A Matter of Heart

By: Heather Lyons

To my three boys,

who are still way too young to read such a book—

this one’s for you.

Mama loves you.





But . . . I’m only eighteen. You expect me to do that at eighteen?

This is what I want to say, or rather shout out-loud, but I’m pretty sure that excuse would go over as well as somebody tossing a bag of kittens over a waterfall. Plus, I’m pretty new at this whole Council thing and don’t even know if I’m allowed to agree or disagree when it comes to matters such as these. I’ve been to all of four meetings so far, but until today, they were sedate enough that I’d fallen asleep in one.

Ok, two.

I know I ought to be more involved, considering people acted like I was the second coming in the midst of her grand debut into Magical society, but it’s a lot to take in, being responsible for quintillions of beings on six different planes of existence. I’d even go as far to say it’s totally overwhelming. I suppose, back when I used to imagine what it’d be like when I was a seated member, I expected serious debates. Strong convictions. Moral righteousness yet fair decisions. And those things are present during meetings, but when the topics are whether or not a river ought to be diverted or dried up or a forest fire needs to be started to encourage new tree growth, the shine of being in charge of the universe wears off pretty quickly.

In the last month, I haven’t been asked to do anything further than introduce myself and give a short speech, written by my Intellectual father to replace the one I’d agonized over for three whole days. Since then, I’ve sat in a surprisingly comfortable chair and listened for hours to Council members of varying tiers and crafts drone on about matters affecting their various planes of existence. I vote when asked, but as it’s done electronically, even that doesn’t require my voice.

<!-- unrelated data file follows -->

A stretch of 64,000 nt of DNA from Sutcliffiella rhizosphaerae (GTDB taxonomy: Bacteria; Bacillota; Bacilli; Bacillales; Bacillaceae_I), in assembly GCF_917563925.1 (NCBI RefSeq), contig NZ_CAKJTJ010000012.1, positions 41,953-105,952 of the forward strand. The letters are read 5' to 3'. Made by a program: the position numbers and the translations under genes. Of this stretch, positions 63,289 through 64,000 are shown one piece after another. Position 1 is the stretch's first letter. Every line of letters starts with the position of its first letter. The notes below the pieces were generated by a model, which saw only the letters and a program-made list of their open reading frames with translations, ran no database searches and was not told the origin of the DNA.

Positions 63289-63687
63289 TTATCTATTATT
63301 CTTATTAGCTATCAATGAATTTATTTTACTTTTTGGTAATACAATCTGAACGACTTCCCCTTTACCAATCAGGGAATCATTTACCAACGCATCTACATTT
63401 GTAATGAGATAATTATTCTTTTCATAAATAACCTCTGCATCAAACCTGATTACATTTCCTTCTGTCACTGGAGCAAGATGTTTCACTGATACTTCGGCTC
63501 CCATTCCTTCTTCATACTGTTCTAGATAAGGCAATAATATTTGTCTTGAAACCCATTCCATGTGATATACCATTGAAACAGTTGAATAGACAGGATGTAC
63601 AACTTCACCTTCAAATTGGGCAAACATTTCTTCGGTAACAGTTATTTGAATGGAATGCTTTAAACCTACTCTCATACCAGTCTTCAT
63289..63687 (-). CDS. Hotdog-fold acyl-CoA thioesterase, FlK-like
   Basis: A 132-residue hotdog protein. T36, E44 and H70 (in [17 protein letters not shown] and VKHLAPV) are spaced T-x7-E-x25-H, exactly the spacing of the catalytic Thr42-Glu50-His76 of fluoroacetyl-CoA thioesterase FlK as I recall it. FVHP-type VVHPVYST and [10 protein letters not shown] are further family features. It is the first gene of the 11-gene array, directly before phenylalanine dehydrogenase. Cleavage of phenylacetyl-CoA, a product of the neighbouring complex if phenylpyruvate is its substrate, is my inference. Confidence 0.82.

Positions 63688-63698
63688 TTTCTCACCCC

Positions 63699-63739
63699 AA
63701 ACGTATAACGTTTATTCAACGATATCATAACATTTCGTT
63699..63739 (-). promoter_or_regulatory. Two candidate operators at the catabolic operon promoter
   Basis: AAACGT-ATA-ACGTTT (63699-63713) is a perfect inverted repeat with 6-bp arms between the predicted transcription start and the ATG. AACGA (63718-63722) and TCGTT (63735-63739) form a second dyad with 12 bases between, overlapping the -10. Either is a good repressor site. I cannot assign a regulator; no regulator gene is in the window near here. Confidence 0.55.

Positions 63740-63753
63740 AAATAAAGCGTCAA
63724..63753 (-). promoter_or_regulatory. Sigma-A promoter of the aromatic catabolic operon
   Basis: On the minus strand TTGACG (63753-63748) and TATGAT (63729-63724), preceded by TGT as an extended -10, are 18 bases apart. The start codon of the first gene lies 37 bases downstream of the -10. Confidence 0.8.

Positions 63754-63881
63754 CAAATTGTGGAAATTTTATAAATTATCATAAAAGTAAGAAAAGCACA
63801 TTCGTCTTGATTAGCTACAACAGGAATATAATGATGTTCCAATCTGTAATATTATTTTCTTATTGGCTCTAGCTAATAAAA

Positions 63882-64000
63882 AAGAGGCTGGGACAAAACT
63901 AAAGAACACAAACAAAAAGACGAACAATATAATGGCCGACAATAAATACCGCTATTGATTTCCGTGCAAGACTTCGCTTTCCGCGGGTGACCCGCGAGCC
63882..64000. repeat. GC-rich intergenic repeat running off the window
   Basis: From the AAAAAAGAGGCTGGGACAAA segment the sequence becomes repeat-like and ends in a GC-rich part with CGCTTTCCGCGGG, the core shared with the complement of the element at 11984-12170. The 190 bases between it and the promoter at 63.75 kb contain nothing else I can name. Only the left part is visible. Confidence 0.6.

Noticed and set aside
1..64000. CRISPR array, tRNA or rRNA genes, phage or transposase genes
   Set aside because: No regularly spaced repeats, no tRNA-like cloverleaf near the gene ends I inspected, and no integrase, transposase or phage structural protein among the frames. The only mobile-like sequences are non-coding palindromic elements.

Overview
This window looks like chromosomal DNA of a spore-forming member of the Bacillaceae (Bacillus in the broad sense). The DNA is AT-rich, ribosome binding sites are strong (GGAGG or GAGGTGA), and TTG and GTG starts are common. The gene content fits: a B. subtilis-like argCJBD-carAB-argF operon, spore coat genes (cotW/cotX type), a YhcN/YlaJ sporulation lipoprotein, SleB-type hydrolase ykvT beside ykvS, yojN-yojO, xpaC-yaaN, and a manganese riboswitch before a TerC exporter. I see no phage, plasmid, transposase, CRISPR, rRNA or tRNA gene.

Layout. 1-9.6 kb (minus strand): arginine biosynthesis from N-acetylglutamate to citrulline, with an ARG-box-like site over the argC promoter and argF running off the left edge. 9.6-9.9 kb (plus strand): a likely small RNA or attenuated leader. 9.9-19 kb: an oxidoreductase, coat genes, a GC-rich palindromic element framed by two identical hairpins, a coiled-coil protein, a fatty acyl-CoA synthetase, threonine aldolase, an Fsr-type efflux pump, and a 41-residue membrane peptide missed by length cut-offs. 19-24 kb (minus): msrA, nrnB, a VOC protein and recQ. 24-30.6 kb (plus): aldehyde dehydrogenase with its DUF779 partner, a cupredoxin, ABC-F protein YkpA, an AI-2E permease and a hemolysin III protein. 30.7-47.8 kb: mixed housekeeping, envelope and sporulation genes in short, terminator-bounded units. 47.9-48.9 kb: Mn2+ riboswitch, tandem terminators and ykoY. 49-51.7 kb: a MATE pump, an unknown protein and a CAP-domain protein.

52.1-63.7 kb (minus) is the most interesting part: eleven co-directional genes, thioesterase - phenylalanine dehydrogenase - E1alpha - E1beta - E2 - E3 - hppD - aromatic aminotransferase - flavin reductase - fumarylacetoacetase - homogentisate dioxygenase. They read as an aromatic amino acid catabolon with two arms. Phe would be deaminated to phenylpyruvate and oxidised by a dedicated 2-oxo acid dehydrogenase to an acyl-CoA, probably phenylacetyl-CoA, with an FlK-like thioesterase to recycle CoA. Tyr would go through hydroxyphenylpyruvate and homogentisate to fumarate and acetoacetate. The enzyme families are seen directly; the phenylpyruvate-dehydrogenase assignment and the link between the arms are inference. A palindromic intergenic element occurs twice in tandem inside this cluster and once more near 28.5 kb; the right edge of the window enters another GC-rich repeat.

These meetings only exacerbate my feelings of inadequacy about joining the Council so early. Once eighteen, most Magicals spend two years at the University of Annar taking tailored classes suited to honing their crafts and then another two years as an apprentice under a seasoned mentor before going to work, let alone joining the Council. But I hadn’t been afforded that luxury. I was told that, five days after I graduated high school, I was to report to my first official meeting in Karnach, the gorgeous and imposing rotunda which houses not only the assembly rooms but all Council member offices as well. I would be allowed a single class per semester, totaling four over two years if my schedule permitted, but there would be no internship.

Which is unfair and, the more I think about it, fairly irresponsible of the rest of the Council, considering I’m one of their big guns—a Creator, one of only two currently in existence.

Speaking of . . . nearby, Kleeshawnall Rushfire lets loose a round of his typical snorting/coughing sounds which act as nails on a chalkboard for those of us seated nearby. Afterwards, he pulls out a crusty handkerchief to wipe a gob of far-too chunky phlegm from his chin. I try not to cringe, but man, is it hard.

After shoving said handkerchief back into his shirt pocket, the ancient Faerie barks out, ignoring the heated debate I really ought to be paying closer attention to, especially as it concerns me, “What does it take to get something other than sludge in my coffee cup?”

The Elf next to me, a Storyteller named Etienne Miscanthus, attempts to smother his burgeoning laughter. He’s been pretty nice to me so far, which has been comforting as my seat is nowhere near anyone I know. As for myself, I worry that my face shows the perverse fascination I have towards Rushfire.

“Jackals! All of them,” the Creator who once might’ve been my mentor comments loudly. Spittle decorates his wiry beard and moustache. Then his rheumy eyes swivel towards me. “You’ll see, missy.” He thrusts a cup adorned with a bright yellow happy face, a bullet hole bleeding out on top, in my direction and shakes it until coffee splatters down his shirt. “Give ’em an inch, they’ll take a mile. Ask me to do them favors, do they, and give me this . . . this . . .” He pulls the cup back so he can peer within. “Shit, is what it is!” He slams it back down on his table. “I repeat, what does it take to get a decent cup of coffee around here?”